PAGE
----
Tuesday, 25 September 2012

why the Czech Republic needs lessons in English history

In 1736, the British Parliament started taxing gin punitively because of the problems caused by rocketing consumption. Resultingly, the sale illegal spirits soared.

Why this matters to the Czech republic is that on 14 September its government has banned the sale of alcohol stronger than 20% proof within the country after liquor "turbocharged" with methanol left over 20 people dead and many people blinded by the neurotoxic substance.

Vaclav Klaus
Already, many Czechs are turning to slivovitz, plum brandy made in stills (palenice - below right) of varying sizes. While it’s unlikely that these unofficial distilleries would poison their clientele, many of whom will be owners’ friends, it remains to be seen whether those customers will return to legal alcohol; probably one reason why Czech Prime Minister Vaclav Klaus (right) wants to see spirits return to shops. He probably also wants to help restore tarnished images, as Slovakia and Poland are no longer importing Czech booze.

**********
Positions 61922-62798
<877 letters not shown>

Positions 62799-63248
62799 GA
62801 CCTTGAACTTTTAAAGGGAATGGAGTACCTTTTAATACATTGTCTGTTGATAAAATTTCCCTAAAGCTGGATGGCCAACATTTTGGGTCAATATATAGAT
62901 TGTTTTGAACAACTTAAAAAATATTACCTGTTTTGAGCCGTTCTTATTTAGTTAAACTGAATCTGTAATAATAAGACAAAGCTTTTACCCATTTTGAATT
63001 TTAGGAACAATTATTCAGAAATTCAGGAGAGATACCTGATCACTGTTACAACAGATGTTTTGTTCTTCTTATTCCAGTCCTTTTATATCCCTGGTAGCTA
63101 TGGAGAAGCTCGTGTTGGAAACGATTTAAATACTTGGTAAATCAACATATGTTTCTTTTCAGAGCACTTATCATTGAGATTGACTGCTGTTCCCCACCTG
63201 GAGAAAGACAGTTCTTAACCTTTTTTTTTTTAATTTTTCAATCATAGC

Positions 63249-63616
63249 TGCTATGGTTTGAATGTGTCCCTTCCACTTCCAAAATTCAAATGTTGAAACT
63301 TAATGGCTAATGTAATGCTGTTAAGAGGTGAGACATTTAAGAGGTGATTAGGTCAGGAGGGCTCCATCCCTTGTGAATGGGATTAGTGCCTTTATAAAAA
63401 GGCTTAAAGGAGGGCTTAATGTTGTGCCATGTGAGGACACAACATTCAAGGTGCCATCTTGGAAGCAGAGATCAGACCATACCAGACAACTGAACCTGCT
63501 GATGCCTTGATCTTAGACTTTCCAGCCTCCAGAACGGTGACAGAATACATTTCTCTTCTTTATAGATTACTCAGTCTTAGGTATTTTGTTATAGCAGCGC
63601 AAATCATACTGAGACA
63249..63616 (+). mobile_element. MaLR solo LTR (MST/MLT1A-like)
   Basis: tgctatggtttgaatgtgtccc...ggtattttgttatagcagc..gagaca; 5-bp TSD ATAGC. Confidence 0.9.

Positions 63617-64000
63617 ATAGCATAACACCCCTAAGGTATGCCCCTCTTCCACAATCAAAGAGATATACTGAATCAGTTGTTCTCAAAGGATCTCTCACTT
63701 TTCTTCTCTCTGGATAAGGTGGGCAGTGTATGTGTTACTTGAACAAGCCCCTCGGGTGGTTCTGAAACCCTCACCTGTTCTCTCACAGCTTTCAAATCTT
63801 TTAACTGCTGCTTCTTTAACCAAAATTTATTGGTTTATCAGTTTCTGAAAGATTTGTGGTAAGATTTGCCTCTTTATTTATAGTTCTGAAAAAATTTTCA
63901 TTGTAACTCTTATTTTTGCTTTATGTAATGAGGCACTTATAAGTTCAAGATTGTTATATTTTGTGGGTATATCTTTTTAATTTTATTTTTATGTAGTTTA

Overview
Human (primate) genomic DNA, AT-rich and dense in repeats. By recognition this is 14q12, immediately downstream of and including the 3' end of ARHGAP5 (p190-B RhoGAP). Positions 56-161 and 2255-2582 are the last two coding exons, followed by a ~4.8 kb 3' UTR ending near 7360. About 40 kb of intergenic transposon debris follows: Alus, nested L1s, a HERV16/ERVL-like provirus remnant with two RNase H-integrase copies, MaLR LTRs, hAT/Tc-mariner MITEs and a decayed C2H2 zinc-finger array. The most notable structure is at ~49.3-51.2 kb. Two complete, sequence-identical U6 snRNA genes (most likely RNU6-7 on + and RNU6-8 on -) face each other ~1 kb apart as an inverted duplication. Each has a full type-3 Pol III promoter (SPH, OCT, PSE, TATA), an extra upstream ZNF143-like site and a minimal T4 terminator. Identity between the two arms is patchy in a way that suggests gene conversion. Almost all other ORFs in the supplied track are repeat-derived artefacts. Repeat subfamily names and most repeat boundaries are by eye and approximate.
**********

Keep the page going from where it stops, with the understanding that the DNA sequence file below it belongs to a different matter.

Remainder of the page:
It’s difficult to stop people acting stupidly: in Glasgow in the early 1980s several people were blinded after alcohol laced with methanol was taken to a party. But the present crisis seems to have been brought about by an organised gang. With £49,000,000 of export business per year with Poland and Slovakia at risk, no doubt the police will have been told to get results quickly.

However, the reason for the ban being applied when it was is that the EU would have imposed a fixed-term ban from on high if the government hadn’t acted.

Which is another reason for the Czech establishment to study English history. The liquor crisis, says Tim Stanley of History Today, was ended when the price of corn and other grains went up. There's more than one way for Brussels to skin a cat: I hope Prague keeps an eye on EU agricultural policies.

Gerry Dorrian
300 words

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